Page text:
Otago Settlers Museum
The Otago Settlers Museum is a regional history museum in Dunedin, New Zealand. Its brief covers the territory of the old Otago Province, that is, New Zealand from the Waitaki River south. It is New Zealand's oldest and most extensive history museum. It is located in the heart of the city close to other prominent buildings such as the Dunedin Railway Station, some 500 metres from the city centre ( The Octagon).

History
Founded in 1898, the 50th anniversary of the Scottish settlement of Otago, by the Otago Early Settlers' Association, by 1908 the museum was located in a building in Queen's Gardens Dunedin, designed by John Burnside. Originally concerned only with European settlers, initially just those who arrived between 1848 and the first of the Otago gold rushes in 1861, the institution gradually enlarged its scope to include later arrivals and eventually Māori. At that point the word 'early' was dropped from the name of the Museum and the Association. Its collections evolved reflecting these changes but remain focused on the historical period, i.e. since James Cook's first visit to southern New Zealand in 1770. In 1927 the museum took over the adjoining building, also designed by Burnside, vacated by the Dunedin Public Art Gallery. The institution sometimes struggled financially finding little support from the city council. Comparable museums in two other New Zealand cities, Auckland and Wellington, were closed after the second world war and their collections dispersed. The country's interest in its own history was at a low ebb. The period 1949 to 1977 has been called 'Decline and Fall?' and the museum might have died. The buildings were extensive, the collections considerable and varied, comprehending furniture, apparel, technology - including household appliances and vehicles - as well as archives and works of art. Maintenance and even heating presented formidable challenges. In 1978 a new Director, Seddon Bennington, embarked on a programme of renewal. A later Director, Elizabeth Hinds, continued the museum's resurgence. The Dunedin City Council provided grants increasingly covering costs and in 1991 took over the museum's ownership and operation. A neighbouring building, formerly the New Zealand Railways Bus Station, designed in 1939 by James Hodge White (1896-1970), was acquired. This structure, one of Dunedin's more notable examples of art deco architecture, is now used to house vintage transport and related machinery. It lies directly to the south of the old museum, to which it was linked in 1994 by a concourse designed by Francis Whittaker. In 1995 the directorship of the museum was combined with that of the Dunedin Public Art Gallery, an innovation which was controversial. In 2008 this was reversed and the city council re-established the museum's separate directorship. In 2006 the city council decided to proceed with extensive additions to the north and east of the Burnside complex to consolidate the collections on a single site and to provide better conditions for their storage and exhibition. Further extensions are planned, including a controversial observation tower at the museum's northern end. On 4 April 2008 a burst water main caused flooding and damage to the museum costing $45,000 to repair. No artefacts were found to be irreparable. The museum's E class Fairlie steam locomotive Josephine is popular. It is the oldest preserved steam locomotive in New Zealand, dating from 1872, and when it was saved for preservation in the late 1920s, it became New Zealand's first preserved locomotive, decades before the heritage movement truly began in this country. The museum also possesses the youngest preserved steam locomotive in New Zealand, J A 1274. It entered service in December 1956 and was both the last steam locomotive built by the New Zealand Railways Department (at Dunedin's Hillside Workshops) and the last new steam locomotive built for operation on the national network. It was officially withdrawn in November 1971 and was saved for preservation, moving to the museum a few years later. Among the museum's collection of paintings are works by the surveyor of Dunedin Charles Kettle, the surveyor John Buchanan, artist Alfred Henry O'Keeffe and a notable group by George O'Brien. The museum also houses a research centre and is home to an extensive collection of photographs of European pioneers. A bust of a former Provincial Superintendent James Macandrew is located outside the Burnside building.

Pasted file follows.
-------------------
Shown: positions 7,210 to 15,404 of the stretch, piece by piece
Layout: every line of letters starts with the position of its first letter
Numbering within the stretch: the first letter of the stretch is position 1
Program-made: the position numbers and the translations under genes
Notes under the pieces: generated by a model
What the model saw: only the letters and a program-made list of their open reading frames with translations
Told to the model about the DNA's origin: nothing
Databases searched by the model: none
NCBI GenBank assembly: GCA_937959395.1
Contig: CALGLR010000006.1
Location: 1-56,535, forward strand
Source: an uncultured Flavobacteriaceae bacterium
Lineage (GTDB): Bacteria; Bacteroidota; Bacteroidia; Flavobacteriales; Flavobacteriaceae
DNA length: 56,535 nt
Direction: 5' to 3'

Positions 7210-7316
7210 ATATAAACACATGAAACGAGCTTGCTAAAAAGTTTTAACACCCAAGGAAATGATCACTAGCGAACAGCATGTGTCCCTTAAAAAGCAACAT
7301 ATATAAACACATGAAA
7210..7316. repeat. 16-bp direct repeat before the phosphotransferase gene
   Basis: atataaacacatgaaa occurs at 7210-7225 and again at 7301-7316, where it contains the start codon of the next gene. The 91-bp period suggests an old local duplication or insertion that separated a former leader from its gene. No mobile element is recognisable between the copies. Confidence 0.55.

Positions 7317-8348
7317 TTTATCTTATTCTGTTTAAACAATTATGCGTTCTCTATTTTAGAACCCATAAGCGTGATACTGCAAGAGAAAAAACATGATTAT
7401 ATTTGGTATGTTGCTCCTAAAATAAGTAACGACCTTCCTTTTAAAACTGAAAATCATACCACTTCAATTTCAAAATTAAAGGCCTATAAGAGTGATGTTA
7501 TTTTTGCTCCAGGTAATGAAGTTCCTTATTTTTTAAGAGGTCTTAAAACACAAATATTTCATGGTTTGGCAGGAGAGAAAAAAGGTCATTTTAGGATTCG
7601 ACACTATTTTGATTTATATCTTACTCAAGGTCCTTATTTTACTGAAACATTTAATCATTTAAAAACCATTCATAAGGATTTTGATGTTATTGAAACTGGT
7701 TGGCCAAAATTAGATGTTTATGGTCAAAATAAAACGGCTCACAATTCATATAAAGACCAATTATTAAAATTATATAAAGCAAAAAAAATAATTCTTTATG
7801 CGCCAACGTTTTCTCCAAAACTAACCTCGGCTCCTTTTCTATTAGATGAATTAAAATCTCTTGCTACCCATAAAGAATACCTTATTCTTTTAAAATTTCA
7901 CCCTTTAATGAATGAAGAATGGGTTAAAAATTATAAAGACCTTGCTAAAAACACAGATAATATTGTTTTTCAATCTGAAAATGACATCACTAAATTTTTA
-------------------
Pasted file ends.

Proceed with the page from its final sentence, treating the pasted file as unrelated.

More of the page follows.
Chinese garden
A traditional Chinese garden has been constructed on land immediately behind the museum's transport wing, and opened to the public on 8 July 2008. It is one of very few such gardens outside China. This garden is partly a gift of Dunedin's sister city, Shanghai, and has been designed in consultation with landscape architects from that city.